Erin Adair-Hodges has a knack for making the particular resonate on a universal pitch, as in one of the opening poems in her first collection, Let's All Die Happy, where she writes of childbirth, “I held him, spent, and knew then there are no truths,/just lungs that labor to form a breath, each one/knocking into the next, until/long trains of them/move a body along, which seems to/need explaining.” Here is the answer to what you must be thinking—Yes. Yes, all of these poems are as good as those lines. Winner of the Agnes Lynch Starrett Poetry Prize and recent recipient of starred reviews the nation over, the local poet (and Alibi alum) took some time to talk about the work from her current locale in Ohio, where she is a visiting professor at Toledo University.
Alibi: What does it feel like to have your first book in-hand?
Adair-Hodges: There was a mix-up about where my copies were being delivered to, so I wasn't the first to get my book! I ended up going to Chicago to visit my sister … the warehouse distributor is in Chicago, so I called them and my sister drove me an hour each way … to go pick up a copy of my book. We took her out for lunch—we call her, “Book.” We took book out for lunch and bought her a drink. It turns out she likes Moscow Mules. … Seeing that this book is having a like outside of my intentions and purview, [that] people I don't know are reading it, which is what books are designed to do, but at the same time—it feels entirely novel.
I love the subtle humor in these poems, do you see that as part of your distinct style?
I view the world through a humorously pessimistic lens. … I developed a sense of humor when I was younger as a sort of coping and distancing mechanism. Now in my work I use it to do the opposite. I use it to more closely engage with challenging or dark feelings. … I take guidance from Emily Dickinson: to “tell all the truth, but tell it slant.” Humor is my slant approach to truth.
When were these poems written?
Over a little less than three years. I was writing with a feeling of “I've waited so long, I don't know how much more time I have to do this.” Not in a fatalistic way, but in clear acknowledgement that I was moving into a phase of my life where it's not about doing new things, it's about maintaining and even moving toward the end of things. I felt this fervor to do something new.
What were you doing previously? Why did it take you so long to become a poet?
I stopped writing after graduate school for a variety of reasons. Primarily I had come away from the experience feeling like my voice, my experience, had no value. I didn't understand why poetry would need me. And also … I worked for minimum wage … and for a couple years I had three jobs in two cities, I was constantly working. … After I had my son in 2011 I did have post-partum depression and I had to go back to work almost immediately. It was an incredibly hard time. Two years later it started to let up and I came out of it feeling like I had to figure out who I was outside of the contexts of my relationships with others, whatever self that had been subsumed by responsibilities. … I sent my work out for the first time in 2014 and was very fortunate in the response … it confirmed what I carried in my brain my whole life, that this is something I could be good at.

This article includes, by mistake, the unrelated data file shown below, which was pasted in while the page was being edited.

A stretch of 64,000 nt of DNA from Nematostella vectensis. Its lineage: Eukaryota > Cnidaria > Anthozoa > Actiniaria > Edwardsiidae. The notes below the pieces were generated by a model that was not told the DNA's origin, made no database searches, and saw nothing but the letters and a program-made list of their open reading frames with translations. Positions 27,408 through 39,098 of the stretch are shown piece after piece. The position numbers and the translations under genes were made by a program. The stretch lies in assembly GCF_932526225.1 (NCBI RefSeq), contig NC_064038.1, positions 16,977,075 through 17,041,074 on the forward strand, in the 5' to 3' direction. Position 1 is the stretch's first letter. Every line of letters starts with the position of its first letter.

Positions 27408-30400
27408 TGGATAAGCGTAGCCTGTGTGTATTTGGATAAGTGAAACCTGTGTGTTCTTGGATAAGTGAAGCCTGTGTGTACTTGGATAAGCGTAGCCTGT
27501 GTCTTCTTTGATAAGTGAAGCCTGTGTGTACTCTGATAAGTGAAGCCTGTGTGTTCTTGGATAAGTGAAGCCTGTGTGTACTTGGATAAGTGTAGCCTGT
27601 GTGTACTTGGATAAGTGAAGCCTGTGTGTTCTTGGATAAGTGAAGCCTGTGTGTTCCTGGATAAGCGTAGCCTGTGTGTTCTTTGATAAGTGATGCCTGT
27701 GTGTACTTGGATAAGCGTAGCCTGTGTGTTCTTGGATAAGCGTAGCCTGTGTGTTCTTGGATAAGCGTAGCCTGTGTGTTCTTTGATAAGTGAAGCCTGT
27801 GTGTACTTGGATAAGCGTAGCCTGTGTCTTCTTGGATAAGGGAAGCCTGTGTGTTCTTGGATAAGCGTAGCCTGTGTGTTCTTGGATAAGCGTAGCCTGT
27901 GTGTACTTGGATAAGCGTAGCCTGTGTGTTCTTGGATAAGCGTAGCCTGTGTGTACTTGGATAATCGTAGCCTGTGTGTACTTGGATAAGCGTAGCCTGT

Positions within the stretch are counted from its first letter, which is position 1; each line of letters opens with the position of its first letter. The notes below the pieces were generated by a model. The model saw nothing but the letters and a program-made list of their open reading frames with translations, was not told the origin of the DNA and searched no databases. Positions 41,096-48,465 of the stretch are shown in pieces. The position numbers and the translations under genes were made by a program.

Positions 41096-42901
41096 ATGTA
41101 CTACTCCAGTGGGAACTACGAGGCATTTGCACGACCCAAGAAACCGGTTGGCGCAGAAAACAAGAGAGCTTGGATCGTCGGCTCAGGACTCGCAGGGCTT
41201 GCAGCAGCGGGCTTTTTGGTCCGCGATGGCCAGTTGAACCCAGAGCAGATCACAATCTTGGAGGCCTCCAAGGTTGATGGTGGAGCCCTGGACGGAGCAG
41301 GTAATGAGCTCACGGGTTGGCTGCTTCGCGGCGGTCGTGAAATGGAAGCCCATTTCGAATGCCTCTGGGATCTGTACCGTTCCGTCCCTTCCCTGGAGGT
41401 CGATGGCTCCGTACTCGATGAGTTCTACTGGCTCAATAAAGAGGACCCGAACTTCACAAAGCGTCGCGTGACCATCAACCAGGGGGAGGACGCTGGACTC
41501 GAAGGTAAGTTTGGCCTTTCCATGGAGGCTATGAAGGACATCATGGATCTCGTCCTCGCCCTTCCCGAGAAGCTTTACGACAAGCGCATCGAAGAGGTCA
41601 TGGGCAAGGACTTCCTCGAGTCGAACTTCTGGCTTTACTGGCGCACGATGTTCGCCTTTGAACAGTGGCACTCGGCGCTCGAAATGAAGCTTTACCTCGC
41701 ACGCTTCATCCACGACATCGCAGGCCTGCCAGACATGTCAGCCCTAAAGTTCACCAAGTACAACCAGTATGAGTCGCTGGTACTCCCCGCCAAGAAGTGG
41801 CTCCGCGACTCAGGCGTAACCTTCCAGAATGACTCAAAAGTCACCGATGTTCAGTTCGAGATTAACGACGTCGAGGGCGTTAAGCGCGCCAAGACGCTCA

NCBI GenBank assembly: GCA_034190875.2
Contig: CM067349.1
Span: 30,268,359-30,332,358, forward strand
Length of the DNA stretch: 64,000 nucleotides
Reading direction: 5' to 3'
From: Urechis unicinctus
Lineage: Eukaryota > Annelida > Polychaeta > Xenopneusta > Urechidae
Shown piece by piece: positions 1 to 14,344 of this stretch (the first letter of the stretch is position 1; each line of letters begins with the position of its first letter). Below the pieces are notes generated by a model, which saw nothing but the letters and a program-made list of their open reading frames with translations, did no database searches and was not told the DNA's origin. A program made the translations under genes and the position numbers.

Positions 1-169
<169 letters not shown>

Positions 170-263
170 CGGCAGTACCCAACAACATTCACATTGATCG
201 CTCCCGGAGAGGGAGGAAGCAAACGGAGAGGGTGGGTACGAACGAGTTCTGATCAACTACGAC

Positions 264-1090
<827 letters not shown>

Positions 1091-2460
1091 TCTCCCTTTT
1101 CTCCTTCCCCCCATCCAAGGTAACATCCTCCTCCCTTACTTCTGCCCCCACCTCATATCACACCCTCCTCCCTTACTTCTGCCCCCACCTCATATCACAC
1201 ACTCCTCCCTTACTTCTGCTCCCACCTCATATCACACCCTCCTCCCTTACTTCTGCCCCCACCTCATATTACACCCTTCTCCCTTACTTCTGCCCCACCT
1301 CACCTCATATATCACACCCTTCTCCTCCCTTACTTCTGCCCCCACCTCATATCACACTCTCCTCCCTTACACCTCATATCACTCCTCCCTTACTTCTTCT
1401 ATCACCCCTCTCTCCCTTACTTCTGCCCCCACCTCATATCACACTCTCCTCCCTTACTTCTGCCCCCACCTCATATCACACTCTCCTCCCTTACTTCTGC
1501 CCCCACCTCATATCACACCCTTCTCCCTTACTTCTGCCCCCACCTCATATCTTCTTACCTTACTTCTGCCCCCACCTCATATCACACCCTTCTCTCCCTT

What's your writing process like today?
I have more good days now then bad, but it took a long time to get there. And when I have a bad writing day, I don't see it as indicative of me as a writer, I see it as just having to clear the pipes of some crap. I also don't write everyday. I carry ideas and inspirations with me, so when I do sit down to write, I tend to have been sorting through some work anyway. You hear that advice—but I simply don't have the kind of life that supports writing everyday. … And for many, being economically insecure and or a caretaker are probably the two biggest prohibitors towards creative expression.
What do you hope readers get from it?
For me, I read poems all the time that make me fist pump and shout out loud. … I get so excited. My hope is that something in there does that. [And] I don't believe we've heard every permutation of people's stories or women's stories. … I hope people see the value in a deep dive into a woman's experience. So many of us are used to being dismissed and devalued and for me, I hope this book comes at a moment that says how important it is to listen and attend to our truths.